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Remembering Shirley Chisholm, the first African-American woman to run for President

Posted at 5:17 PM, Aug 12, 2020
and last updated 2020-08-12 17:52:13-04

BUFFALO, N.Y. (WKBW) — U.S. Congresswoman Shirley Chisholm was the first African American woman to serve in the House of Representatives.

Her career in Congress started in 1969, she advocated for education, children and families. In 1972, she became the first African American and first woman to run for President of the United States.

"She was a very strong woman you know she was very strong in her convictions and her beliefs. And she fought hard against a lot of social obstacles," said Laura Fitzgerald, Director or Community Engagement at Forest Lawn.

Chisholm was born in Brooklyn in 1924, and after marrying Western New York native Arthur Hardwick Jr., they made Williamsville their home.

After graduating college, she worked as a nursery school teacher and a director of daycare centers.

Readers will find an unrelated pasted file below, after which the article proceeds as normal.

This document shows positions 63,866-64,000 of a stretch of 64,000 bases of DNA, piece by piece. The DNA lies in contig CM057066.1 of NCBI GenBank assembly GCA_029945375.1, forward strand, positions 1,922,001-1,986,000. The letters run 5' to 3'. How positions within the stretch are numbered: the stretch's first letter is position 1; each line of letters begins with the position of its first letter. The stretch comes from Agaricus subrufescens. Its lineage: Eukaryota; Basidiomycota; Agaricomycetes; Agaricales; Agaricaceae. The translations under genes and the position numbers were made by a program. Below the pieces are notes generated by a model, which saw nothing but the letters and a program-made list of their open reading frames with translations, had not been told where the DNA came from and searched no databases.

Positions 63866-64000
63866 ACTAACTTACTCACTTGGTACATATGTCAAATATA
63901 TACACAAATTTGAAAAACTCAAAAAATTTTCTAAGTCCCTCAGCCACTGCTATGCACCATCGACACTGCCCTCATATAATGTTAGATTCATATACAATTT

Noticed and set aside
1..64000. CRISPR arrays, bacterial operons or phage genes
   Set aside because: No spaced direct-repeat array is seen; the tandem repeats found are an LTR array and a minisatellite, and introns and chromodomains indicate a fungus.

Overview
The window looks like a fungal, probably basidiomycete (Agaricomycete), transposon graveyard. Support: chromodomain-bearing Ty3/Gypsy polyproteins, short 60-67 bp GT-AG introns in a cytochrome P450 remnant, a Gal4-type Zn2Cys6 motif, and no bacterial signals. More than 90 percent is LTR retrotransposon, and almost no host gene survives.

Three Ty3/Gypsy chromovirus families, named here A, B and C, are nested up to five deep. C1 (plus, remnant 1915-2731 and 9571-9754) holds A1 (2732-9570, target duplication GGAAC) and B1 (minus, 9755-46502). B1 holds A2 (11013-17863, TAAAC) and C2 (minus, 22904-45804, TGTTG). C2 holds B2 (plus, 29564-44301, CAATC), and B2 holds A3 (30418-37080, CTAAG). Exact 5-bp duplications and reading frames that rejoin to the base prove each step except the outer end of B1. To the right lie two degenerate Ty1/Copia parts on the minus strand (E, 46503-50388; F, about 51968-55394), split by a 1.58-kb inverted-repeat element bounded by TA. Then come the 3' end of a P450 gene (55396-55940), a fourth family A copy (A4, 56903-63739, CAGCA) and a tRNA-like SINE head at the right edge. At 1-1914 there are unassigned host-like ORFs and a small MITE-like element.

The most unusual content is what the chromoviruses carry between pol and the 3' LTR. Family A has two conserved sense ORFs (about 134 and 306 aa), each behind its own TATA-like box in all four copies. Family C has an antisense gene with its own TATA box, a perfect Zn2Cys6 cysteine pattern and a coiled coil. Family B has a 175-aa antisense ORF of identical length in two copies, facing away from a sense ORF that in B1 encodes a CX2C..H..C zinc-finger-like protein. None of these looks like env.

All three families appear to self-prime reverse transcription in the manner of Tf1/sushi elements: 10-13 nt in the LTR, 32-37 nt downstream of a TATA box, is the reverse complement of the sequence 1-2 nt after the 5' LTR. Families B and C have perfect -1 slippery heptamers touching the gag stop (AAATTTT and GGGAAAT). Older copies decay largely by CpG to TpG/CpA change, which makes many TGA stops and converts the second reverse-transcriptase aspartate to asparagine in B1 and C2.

She then got her Master's Degree in early childhood education from Columbia University in 1952, and went on to work for New York City’s Division of Day Care as a consultant.

"She was very involved in education and social justice. She was a member of the National Organization of Women, NAACP," said Fitzgerald.

Chisholm became a founding member of the Congressional Black Caucus in 1971.

She died in 2005 and is buried at Forest Lawn Cemetery, her grave site engraved with her campaign slogan "Unbought & Unbossed."

In January of last year, Assemblyman Sean Ryan announced plans to create a memorial for her here in Buffalo.

"She really was a quite the trailblazer and she deserves one," said Fitzgerald.

His office said they have secured the funding for the memorial, which should be ready by 2022 for the 50th anniversary of her presidential run.

A five to six member committee has been created to decide the location of the monument. The monument will cost between $100,000 and $150,000.